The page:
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1301.0 - Year Book Australia, 2003  
Previous ISSUE Released at 11:30 AM (CANBERRA TIME) 24/01/2003   
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Contents >> Tourism >> Introduction

Tourism encompasses most short-term travel away from the normal place of work and residence.

It is defined by the World Tourism Organization (WTO) as: 'the activities of persons travelling to and staying in places outside their usual environment for not more than one consecutive year for leisure, business and other purposes'.

This identifies 'tourism' as being more than just leisure travel. It also encompasses travel for business, health, education, religious and other reasons.

Tourism comprises both domestic and international travel. As it involves the consumption or purchase by tourists - or 'visitors' in the WTO terminology - of any good or service, its economic impact is felt across many sectors of the economy. In Australia the industries most affected by direct tourism demand are transport, accommodation, cafes, restaurants, takeaway food outlets and other retail trade. Indirectly, tourism affects a wide range of other industries. When a visitor buys a meal, for example, tourism indirectly creates demand in the food manufacturing, transportation and electricity industries in order to produce the inputs required to make the meal.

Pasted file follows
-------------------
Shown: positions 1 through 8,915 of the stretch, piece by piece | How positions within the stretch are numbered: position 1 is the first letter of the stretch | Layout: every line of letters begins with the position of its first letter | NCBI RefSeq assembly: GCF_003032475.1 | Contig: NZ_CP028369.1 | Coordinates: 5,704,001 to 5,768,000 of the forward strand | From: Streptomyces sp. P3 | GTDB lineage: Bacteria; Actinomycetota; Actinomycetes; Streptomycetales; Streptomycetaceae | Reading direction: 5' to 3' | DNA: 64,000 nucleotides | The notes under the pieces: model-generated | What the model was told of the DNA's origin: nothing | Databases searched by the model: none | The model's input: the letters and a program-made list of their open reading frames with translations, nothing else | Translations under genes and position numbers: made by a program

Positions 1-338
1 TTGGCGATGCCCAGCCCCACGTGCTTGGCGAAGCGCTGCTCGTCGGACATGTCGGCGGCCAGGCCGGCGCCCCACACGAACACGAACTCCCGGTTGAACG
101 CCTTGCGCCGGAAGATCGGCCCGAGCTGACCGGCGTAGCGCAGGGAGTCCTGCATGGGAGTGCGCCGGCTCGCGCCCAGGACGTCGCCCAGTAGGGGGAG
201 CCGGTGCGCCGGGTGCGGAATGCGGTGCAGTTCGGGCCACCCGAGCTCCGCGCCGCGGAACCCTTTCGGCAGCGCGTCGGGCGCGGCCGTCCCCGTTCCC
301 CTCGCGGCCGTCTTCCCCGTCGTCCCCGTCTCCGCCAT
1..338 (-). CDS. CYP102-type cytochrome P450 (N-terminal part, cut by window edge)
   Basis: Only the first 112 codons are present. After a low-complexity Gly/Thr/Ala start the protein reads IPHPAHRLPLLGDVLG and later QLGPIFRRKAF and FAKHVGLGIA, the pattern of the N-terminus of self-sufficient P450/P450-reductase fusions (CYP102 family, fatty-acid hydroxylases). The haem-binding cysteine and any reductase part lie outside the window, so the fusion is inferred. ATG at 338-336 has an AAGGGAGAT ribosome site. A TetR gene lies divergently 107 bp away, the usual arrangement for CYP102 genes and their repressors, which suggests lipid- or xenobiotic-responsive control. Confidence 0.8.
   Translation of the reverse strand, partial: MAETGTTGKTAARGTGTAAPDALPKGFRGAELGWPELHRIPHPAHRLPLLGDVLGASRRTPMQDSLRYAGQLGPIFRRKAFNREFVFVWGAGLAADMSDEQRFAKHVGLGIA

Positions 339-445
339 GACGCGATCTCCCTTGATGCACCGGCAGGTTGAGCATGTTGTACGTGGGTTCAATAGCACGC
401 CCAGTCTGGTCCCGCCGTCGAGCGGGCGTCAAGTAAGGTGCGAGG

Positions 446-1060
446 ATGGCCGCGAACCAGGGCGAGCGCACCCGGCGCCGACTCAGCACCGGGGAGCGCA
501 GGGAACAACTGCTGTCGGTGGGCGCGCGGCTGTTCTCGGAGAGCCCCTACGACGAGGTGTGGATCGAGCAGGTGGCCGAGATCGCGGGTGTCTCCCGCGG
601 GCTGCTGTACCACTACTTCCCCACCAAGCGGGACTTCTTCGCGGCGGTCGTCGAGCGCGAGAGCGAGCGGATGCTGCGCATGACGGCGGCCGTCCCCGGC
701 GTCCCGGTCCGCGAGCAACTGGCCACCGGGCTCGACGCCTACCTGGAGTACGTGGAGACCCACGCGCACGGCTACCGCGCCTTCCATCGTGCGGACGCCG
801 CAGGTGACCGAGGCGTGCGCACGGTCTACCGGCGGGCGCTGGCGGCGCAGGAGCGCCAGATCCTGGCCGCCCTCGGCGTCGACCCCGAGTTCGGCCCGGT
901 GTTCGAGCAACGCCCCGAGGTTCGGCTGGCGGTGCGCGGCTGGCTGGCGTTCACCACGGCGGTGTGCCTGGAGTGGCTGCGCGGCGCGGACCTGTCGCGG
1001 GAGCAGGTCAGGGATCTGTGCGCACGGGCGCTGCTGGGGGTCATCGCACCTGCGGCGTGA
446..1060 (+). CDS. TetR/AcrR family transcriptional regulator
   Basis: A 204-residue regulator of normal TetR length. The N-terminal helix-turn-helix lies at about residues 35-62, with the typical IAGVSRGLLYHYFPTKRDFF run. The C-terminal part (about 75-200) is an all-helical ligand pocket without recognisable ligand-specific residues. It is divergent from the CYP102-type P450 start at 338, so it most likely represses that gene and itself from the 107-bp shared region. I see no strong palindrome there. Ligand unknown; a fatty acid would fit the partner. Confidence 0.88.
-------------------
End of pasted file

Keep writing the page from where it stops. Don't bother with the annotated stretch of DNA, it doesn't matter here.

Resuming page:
Tourism also draws on services provided by the Commonwealth Government, state and territory governments and local government organisations without direct charge to tourists. These include: the construction and maintenance of roads, airports, harbours, railways and national parks; tourism promotion; immigration and customs services; information services; and the provision of a large number of recreational facilities.

While tourism has long been an economic factor in Australia, in recent times it has grown to the extent that it is now recognised as a major contributor to total economic activity. Direct tourism consumption contributed 4.7% to gross domestic product in 2000-01 (see graph 22.2).

International tourism has experienced substantial growth in recent years, with the exception of 2001. This growth is expected to continue. The Tourism Forecasting Council predicts that the number of international visitor arrivals will double between 2001 and 2012.

Australia's island status and distance from most of its international source markets mean that tourism in Australia will continue to be dominated by domestic tourism for the foreseeable future. Despite high annual growth rates, international tourism only accounts for around one-quarter of total tourism consumption.

In addition to the economic, social and cultural effects of tourism, there are also environmental considerations. Increasingly, people are seeking to limit any harmful effects of tourism on the environment and to ensure that tourism development is sustainable.

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